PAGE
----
I've always wanted to teach with a purpose to light a fire for a lifetime love of learning and I often veered away from testing and grading because I worried it would damper that fire.  However, the opposite seemed to happen.  I saw them digging deeper and searching farther in all their school work and as a result, they grew more excited about what they were learning.  Where schoolwork had been a necessity, it now became a vehicle.  And where grades and tests were looming, the process actually sparked deeper curiosity and appreciation for the material being learned!  All of this opened the door for a final and crucial growth point:


Before we began regular testing and grading, I felt their retention rate of the material they were learning was minimal.  But once digging, homeworking, and studying all saturated their minds with the information necessary to make the grades and pass the tests, I saw them remembering, long term, all they had learned.  And while testing was often unconventional such as Jeopardy style reviews and oral quizzes with a periodic traditional test thrown in, the entire process met with a wonderful end.  Regardless of the style we used to grade and test, all of it taught them to really know what they were learning instead of being a passive observer of the material.  The result?

Comprehensive discussions which started as teens and carried on!

I love the thoughtful conversations we get to enjoy as a family because they have worked hard and retained what they have learned.  My 15 year old is able to enjoy the same depth of conversation my adult children have.  Whether we are sitting around the dinner table, driving in the car, or hanging out with others; I see them having thoughtful deductive discussions.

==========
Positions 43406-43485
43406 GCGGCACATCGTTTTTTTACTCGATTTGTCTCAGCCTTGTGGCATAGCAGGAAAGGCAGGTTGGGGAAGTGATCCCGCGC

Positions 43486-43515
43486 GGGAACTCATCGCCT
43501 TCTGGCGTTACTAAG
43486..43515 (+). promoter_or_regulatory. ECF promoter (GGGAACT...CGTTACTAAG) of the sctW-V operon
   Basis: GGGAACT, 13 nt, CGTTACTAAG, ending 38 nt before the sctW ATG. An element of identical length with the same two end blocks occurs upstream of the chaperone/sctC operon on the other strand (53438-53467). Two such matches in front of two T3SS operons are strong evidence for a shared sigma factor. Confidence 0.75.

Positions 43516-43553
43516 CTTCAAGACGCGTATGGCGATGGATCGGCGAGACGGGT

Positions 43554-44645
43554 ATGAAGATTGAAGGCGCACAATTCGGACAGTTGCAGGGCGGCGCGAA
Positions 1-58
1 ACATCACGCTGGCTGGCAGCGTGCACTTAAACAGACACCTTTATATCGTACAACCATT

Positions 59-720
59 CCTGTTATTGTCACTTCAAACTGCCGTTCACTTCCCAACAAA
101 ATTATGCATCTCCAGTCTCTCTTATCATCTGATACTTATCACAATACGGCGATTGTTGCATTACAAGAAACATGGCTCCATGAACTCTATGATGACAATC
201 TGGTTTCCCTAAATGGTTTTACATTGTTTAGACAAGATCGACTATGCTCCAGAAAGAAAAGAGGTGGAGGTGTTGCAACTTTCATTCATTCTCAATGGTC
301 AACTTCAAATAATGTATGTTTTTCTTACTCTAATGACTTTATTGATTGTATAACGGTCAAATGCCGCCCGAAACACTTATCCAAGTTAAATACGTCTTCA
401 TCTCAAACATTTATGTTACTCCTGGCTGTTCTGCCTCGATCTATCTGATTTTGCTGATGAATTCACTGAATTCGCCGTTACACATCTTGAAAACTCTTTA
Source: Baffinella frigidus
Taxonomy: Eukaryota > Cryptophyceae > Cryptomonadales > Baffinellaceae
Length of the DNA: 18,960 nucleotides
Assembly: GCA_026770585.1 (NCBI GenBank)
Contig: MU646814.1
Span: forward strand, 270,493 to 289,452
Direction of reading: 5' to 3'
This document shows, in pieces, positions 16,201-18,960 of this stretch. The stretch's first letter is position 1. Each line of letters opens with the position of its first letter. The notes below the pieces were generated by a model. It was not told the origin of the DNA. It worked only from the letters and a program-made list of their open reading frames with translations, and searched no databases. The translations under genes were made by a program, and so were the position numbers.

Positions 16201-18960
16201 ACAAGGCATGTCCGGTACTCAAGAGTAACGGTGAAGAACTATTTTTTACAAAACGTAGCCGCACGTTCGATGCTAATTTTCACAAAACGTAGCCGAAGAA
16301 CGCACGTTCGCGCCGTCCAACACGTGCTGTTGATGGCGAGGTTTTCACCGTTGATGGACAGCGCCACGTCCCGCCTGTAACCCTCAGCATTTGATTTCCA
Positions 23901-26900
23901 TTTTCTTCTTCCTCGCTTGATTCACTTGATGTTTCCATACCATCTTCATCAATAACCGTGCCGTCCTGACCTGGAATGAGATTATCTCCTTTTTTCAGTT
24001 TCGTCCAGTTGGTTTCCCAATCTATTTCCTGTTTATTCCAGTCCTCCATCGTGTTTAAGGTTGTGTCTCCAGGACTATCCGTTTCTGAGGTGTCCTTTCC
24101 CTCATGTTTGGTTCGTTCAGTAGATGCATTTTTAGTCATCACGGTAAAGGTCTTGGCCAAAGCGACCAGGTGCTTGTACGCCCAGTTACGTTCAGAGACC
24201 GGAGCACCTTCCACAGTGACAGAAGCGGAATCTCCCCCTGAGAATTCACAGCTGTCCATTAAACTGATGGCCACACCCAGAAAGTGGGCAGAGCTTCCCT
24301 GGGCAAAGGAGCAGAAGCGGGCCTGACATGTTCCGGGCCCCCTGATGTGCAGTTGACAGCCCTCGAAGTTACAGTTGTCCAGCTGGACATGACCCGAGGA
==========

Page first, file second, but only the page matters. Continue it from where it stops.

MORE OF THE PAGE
When I started homeschcooling, I didn't think I could light a fire for the love of learning if I graded and tested.  Yet, when I took the plunge into this common academic pool, I found it fueled the very things I was hoping for in my kids!

Grading and testing may not be for everyone.  Some grade from the very beginning, while others may have never factored a single grading ratio! Perhaps, like me, you fall in the middle of the spectrum.  The most important thing is to do what you feel is best for you and your homeschool.  Just don't be afraid to challenge your kiddos!  They won't admit it, and they may fight it at first, but truthfully: they like it!  Challenging them shows them how much more they really are capable of becoming!


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  1. We did grading and testing in our homeschool and it worked for us, especially since my kids came from traditional public and private schools. They and I needed to set a marker. I didn't necessarily do 'grading' as in showing their score and giving them chances to re-study and redo until we got to a comfortable 80% or better.

    1. Makes sense. I allow corrections for half points in our testing and if they get a bad score on homework.